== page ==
However the central bank has started to inject liquidity again below its policy rate to suppress interest rates.

On Tuesday 30 billion rupees was printed overnight at an average yield of only 8.73 percent.

Separately another 25 billion rupees was printed till June 25 at 8.09 percent to 9.05 percent, which was still below overnight the policy rate of 9.5 percent.

Nobody has so far taken the central bank to court for printing money beyond overnight at rates lower than the overnight rate.

Sri Lanka operates an ad hoc exchange rate regime called ‘flexible exchange rate’ which triggers panic among market participants, as the central bank stays away when spikes in credit either creates import demand or unsterilized credit is used up.

“If large volumes of unsterilized liquidity is left, the exchange rate has to be closely defended to prevent speculation involving early covering of import bills and late selling of exports proceeds,” EN’s economic columnist Bellwether says.

“Just as an appreciating or stable exchange rate leads to late covering of import bills, a falling rates leads to immediate covering of import bills.

“Keeping exchange rates stable is a relatively simple exercise but it is difficult to do so if short term rates are also closely targeted with printed money, as liquidity runs out, as if the country had a free float and no reserve target.”

“When there is a large volume of excess liquidity remaining (except those voluntary deposited for long periods by risk averse banks) the the interest rates structure is under-stated compared to the reported reserves.

“Interest rates would be a little higher than seen in the market if the liquidity was mopped up and domestic credit and imports were blocked to prevent the reserves from being used up.”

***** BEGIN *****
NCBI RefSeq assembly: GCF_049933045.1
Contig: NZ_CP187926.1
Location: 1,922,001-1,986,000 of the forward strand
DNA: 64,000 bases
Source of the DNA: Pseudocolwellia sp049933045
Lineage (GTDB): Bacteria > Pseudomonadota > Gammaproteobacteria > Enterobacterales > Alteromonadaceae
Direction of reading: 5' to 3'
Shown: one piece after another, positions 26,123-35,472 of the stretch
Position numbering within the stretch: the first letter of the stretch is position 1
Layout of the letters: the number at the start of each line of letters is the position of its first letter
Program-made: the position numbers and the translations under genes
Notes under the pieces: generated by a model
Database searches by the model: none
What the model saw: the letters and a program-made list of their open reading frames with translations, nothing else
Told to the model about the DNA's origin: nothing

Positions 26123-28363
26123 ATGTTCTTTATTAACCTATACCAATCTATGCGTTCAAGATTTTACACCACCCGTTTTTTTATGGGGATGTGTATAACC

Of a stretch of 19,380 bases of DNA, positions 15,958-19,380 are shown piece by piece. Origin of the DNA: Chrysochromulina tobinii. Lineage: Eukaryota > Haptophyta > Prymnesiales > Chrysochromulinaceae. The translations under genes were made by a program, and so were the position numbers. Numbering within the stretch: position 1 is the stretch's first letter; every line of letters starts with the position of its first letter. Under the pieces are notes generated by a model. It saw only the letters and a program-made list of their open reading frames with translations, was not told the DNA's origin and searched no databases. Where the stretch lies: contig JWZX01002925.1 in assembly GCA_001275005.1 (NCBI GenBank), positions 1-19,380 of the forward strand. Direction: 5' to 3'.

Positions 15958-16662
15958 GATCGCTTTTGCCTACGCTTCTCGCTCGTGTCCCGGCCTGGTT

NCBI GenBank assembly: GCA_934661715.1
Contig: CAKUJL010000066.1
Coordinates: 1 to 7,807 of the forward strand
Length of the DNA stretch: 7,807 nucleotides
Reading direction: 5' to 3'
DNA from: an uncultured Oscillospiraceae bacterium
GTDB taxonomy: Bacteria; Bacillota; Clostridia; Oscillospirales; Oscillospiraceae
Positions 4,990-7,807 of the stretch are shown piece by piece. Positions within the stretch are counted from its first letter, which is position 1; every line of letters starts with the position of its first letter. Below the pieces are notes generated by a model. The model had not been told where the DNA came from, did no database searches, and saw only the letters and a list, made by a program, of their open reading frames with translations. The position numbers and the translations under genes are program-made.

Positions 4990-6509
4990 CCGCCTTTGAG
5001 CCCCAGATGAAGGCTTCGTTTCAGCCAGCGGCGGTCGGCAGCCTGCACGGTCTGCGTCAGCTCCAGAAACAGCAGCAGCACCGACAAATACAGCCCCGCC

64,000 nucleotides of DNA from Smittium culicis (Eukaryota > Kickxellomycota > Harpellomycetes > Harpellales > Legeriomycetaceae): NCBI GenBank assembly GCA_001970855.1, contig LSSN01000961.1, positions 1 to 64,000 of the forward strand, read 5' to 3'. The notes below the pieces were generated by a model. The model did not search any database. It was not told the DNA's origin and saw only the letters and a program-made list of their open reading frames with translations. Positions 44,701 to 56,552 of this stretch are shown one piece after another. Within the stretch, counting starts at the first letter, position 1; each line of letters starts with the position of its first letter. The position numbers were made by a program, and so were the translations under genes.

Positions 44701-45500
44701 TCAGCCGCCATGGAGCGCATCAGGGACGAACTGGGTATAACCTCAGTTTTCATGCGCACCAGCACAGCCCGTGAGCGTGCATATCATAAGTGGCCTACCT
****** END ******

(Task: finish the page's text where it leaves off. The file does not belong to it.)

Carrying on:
In East Asia there is greater knowledge of central bank operational frameworks, though International Monetary Fund driven flawed doctrine are also threatening the monetary stability of those countries, critics say.

Related

Vietnam selling SBV bills to stabilize the Dong, as Sri Lanka rupee also weakens

Sri Lanka’s rupee started to collapse steeply after the IMF’s Second Amendment in 1978 along with many other countries as flawed operational frameworks gained ground without a credible anchor.

A bond maturing on 15.12.2026 closed at 10.10/30 percent up from 10.05/30 percent Friday.

A bond maturing on 15.10.2027 closed at 10.60/57 flat from 10.60/80 percent.

A bond maturing on 01.07.2028 closed at 11.15/35 percent, up from 11.05/20 percent.

A bond maturing on 15.09.2029 closed at 11.80/90 percent unchanged.

A bond maturing on 15.10.2030 closed at 11.90/12.00 percent.

A maturing on 10.12.2031 closed at 11.95/12.10 percent.

A bond maturing on 01.10.2032 closed at down at 11.95/12.10 percent, down from 12.00/10 percent. (Colombo/Jun14/2024)

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Sri Lanka’s Ceylon Chamber links up with Gujarat Chamber

ECONOMYNEXT – The Ceylon Chamber of Commerce has signed an agreement with the Southern Gujarat Chamber of Commerce and Industry (SGCCI) to increase trade cooperation between India and Sri Lanka.

The MOU was signed by CCC CEO Buwanekabahu Perera, SGCCI President Ramesh Vaghasia, in the presence of Dr Valsan Vethody, Consul General for Sri Lanka in Mumbai, India.

“With the signing of the MoU, … the Ceylon Chamber of Commerce and SGCCI aim to facilitate trade between the two countries via initiatives such as trade fairs and delegations, business networking events, training programmes,” the Ceylon Chamber said in a statement.

“This partnership will open doors for Sri Lankan businesses to explore opportunities in Surat’s dynamic market and enable the sharing of expertise and resources between the two regions.”

Established in 1940, SGCCI engages with over 12,000 members and indirect ties with more than 2,00,000 members via 150 associations. It promotes trade, commerce, and industry in South Gujarat.

The region’s commercial and economic centre Surat has risen to prominence as the global epicenter for diamond cutting and as India’s textile hub, and is ranked the world’s 4th fastest growing city with a GDP growth rate of 11.5%

Surat’s economic landscape is vibrant and diverse. As India’s 8th largest and Gujarat’s 2nd largest city, it boasts the highest average annual household income in the country.

The nearby Hazira Industrial Area hosts major corporations like Reliance, ESSAR, SHELL, and L&T. (Colombo/Jun18/2024)